Senior Agency Exec, Anthony Rhind, Leaving Carat to Join Adform As CSO; Why European Ad Tech Can’t Sell at a Premium
In this week’s ExchangeWire Weekly European Roundup: Rhind heads to ad tech; another European bargain bucket ad tech sale; mobile carriers look to “poison the well” with Shine hook-up; BidSwitch enables programmatic buying across native; and why ad tech is far from dead.
Anthony Rhind Leaving Carat To Join Adform As CSO
Anthony Rhind, currently Global Chief Digital Officer at Carat, is leaving to join Adform, a leading European ad tech provider.
Adform, a profitable ad tech company (that’s right, US readers, a profitable ad tech), has been building programmatic capabilities over the past twenty-four months to complement its popular suite of rich media products.
The company has outlined its global ambitions in recent months with senior hires in the US and APAC.
Given Rhind’s clout with C-level agency and marketer execs, the company is clearly trying to accelerate growth in the programmatic space.
Speaking with ExchangeWire, Rhind discusses his upcoming move: “I’m thrilled to be joining Adform (as Chief Strategy Officer). The adtech space is incredibly dynamic today and the near future will surely see increasingly pervasive deployment and strategic utilisation of technology and data.
“I am convinced Adform has the talent and the organisation to enable its clients and partners to operate their digital platforms most effectively and to help them to innovate quickly. The chance to influence the roadmap of a technology company with 300 developers in Europe was too exciting to turn down. I hope my 20 years in the agency world will compliment the exceptional team already in place, the fast evolving consumer behaviour and marketing opportunities means nobody can be complacent… change is the only constant!”
Sizmek Picks Up StrikeAd – European Ad Tech Companies Underpriced?
It was announced on Friday last week that Sizmek had acquired StrikeAd for $11.2 million. This is effectively a steal for Sizmek as it builds out mobile programmatic capabilities. The real tragedy of this deal is that another Euroepean advertising technology was sold at such a low price.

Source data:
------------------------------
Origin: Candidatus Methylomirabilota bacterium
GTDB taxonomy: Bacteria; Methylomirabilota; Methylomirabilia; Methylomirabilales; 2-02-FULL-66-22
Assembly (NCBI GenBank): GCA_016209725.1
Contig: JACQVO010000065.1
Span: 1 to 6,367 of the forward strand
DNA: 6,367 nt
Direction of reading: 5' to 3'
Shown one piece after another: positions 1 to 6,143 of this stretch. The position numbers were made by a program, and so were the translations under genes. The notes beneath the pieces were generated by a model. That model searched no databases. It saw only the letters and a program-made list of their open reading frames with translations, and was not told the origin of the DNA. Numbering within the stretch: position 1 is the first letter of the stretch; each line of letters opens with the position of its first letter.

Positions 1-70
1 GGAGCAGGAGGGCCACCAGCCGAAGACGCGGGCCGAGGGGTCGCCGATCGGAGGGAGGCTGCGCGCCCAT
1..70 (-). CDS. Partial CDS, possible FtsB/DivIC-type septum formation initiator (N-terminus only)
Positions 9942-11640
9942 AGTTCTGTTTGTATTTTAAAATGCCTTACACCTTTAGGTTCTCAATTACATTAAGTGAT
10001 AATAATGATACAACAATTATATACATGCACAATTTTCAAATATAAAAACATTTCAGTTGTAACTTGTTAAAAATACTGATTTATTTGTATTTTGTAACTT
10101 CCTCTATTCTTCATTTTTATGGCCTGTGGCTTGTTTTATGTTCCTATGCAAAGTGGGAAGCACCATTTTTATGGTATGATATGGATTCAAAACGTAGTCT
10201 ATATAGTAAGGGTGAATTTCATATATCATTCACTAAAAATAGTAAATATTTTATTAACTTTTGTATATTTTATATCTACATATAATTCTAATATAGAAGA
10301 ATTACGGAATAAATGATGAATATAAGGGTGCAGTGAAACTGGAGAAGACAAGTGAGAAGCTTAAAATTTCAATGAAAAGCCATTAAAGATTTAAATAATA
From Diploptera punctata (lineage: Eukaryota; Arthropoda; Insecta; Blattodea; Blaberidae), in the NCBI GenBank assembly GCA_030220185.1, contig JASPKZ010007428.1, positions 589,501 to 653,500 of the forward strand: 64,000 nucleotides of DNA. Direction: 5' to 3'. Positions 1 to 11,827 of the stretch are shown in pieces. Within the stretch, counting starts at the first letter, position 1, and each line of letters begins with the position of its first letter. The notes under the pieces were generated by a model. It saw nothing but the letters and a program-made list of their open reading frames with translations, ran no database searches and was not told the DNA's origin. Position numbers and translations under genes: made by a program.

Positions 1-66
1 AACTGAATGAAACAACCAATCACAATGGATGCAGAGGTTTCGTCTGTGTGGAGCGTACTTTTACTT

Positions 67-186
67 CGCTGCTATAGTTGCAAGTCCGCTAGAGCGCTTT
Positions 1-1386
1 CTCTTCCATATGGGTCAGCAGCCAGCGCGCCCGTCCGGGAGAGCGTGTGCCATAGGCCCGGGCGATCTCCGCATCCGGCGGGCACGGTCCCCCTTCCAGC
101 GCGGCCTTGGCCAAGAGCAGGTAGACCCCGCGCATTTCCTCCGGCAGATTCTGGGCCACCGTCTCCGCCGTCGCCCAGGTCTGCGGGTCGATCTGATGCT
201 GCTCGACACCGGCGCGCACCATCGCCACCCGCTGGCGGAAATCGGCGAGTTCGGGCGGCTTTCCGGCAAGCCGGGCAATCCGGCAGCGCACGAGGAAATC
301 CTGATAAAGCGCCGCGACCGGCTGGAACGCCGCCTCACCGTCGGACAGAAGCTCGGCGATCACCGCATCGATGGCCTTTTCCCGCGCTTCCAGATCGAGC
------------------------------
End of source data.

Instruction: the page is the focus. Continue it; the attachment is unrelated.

StrikeAd had raised a $7 million in a Series A round and an undisclosed amount in the seed round. It is unlikely that anyone did very well out of this deal except for Sizmek.
The question now is: why such a low price? It is rumoured that Run, a Mobile DSP, was acquired by Starcom for a figure rumoured to have been between fifty and one hundred million. At the low end, that’s nearly five times the StrikeAd exit number for basically equivalent technology.
Discounting the global deal Run had allegedly in place with Verizon, the lopsided nature of the StikeAd deal compared to the acquisition of Run suggests a big problem for European ad tech.
Is it a perception thing: that somehow European advertising technology is inferior? I can’t see why. IPONWEB has built much of the tech in this space – and a lot of the big US ad tech players have development centres in Europe.
There clearly is a glass ceiling here for European ad tech companies looking to attract strategic buyers globally.
There are exceptions to this rule of course. Criteo, for instance, have executed beautifully: having hired Greg Coleman as CEO, scaled in the market, and successfully IPO’d, the French retargeting powerhouse is now successfully delivering positive quarter-on-quarter growth; and of course let’s not forget Sociomantic, a company that raised no money, and sold for well over €100 million.